Excerpt from The New York Stock Exchange in the Crisis of 1914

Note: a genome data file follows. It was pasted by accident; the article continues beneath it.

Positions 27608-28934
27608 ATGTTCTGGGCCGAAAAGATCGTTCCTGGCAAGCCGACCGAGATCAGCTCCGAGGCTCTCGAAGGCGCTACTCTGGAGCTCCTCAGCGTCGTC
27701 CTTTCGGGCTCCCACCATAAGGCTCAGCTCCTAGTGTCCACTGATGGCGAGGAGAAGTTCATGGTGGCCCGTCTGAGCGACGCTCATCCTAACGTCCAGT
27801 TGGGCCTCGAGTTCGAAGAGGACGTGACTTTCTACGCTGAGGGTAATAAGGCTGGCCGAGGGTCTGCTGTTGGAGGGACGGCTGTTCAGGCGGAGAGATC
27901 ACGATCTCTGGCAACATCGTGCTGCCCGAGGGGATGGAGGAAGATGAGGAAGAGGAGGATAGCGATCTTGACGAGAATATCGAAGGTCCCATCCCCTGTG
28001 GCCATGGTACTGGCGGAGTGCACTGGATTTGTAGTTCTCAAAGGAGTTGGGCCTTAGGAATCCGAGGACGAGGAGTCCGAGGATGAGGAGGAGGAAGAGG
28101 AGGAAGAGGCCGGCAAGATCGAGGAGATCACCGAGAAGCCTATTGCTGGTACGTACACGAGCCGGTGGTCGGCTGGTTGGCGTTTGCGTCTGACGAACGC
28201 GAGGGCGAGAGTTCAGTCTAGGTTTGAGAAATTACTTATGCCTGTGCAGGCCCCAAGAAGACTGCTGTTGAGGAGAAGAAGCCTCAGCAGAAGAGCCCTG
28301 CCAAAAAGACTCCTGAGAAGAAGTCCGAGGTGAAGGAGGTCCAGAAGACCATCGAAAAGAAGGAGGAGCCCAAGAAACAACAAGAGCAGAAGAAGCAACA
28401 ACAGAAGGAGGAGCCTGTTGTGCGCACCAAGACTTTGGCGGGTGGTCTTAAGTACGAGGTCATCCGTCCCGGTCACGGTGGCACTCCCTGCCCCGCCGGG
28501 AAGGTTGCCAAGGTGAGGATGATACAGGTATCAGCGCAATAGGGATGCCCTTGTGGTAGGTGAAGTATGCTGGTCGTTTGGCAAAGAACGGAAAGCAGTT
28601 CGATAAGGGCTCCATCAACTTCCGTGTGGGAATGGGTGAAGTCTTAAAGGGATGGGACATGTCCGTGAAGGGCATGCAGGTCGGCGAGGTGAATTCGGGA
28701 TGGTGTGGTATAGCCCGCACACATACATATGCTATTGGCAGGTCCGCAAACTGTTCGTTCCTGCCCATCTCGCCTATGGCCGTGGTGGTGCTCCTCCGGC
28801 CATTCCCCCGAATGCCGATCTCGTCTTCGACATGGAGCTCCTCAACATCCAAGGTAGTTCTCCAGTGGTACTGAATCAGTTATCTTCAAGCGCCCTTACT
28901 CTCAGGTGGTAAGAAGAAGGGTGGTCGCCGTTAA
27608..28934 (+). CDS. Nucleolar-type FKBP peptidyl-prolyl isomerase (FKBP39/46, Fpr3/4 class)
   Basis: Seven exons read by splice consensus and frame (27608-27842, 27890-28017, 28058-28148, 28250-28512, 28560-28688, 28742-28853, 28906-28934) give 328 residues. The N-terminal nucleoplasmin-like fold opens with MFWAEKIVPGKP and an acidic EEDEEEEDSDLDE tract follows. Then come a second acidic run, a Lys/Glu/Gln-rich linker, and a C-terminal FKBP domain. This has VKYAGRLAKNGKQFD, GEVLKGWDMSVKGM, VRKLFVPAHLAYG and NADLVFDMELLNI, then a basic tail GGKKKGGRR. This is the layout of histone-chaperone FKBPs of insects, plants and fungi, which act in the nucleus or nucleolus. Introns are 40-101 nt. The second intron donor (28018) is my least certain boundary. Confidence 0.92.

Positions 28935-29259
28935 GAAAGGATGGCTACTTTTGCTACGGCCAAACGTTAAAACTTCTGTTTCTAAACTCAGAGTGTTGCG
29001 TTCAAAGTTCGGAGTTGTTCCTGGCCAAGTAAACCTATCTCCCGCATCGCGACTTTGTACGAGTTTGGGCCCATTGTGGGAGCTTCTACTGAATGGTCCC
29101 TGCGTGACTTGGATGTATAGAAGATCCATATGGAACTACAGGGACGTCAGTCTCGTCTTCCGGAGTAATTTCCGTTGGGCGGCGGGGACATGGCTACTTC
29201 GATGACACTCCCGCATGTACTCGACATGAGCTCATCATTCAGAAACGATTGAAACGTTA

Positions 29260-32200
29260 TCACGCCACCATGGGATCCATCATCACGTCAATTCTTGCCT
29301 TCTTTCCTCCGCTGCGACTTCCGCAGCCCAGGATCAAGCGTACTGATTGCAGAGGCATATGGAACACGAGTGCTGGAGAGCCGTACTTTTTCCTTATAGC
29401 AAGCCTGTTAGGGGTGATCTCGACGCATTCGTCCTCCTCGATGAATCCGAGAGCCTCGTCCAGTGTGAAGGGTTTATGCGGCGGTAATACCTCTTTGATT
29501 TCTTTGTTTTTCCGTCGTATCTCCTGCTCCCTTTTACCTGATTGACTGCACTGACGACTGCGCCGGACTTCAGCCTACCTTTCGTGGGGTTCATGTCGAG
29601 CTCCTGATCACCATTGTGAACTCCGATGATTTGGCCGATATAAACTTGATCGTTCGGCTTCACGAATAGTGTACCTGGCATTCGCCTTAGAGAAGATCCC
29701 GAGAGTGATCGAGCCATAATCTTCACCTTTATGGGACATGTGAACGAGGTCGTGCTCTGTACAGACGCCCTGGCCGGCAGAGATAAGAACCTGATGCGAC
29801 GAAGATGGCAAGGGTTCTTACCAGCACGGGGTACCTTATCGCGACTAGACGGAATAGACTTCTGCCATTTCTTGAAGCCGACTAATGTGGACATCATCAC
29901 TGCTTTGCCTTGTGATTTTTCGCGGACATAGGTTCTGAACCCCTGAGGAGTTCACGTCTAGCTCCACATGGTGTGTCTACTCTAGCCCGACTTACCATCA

The World crisis of 1914 forced upon us an object lesson on the question of speculative exchanges in general which ought to be of lasting profit. For years agitators had been hard at work all over the country urging the suppression of the Cotton Exchanges, and claiming that they contained gamblers who depressed the price of the cotton growers' product. In the summer of 1914 the dreams of these agitators were realized. The Cotton Exchanges were all closed and the cotton grower was given an opportunity of testing the benefits of a situation where there was no reliable agency to appraise the value of cotton. The result may be summed up in the statement that the reopening of the Cotton Exchanges met with no opposition. A similar object lesson was furnished in the case of the Stock Exchanges. They were all closed, and for a few weeks some profound thinkers in the radical press stated that the country was showing its ability to dis pense with them. When the time for their reopening came, however, there was no agitation to prevent it. On the contrary it was hailed as a sign of the resumption of normal financial conditions in the United States.
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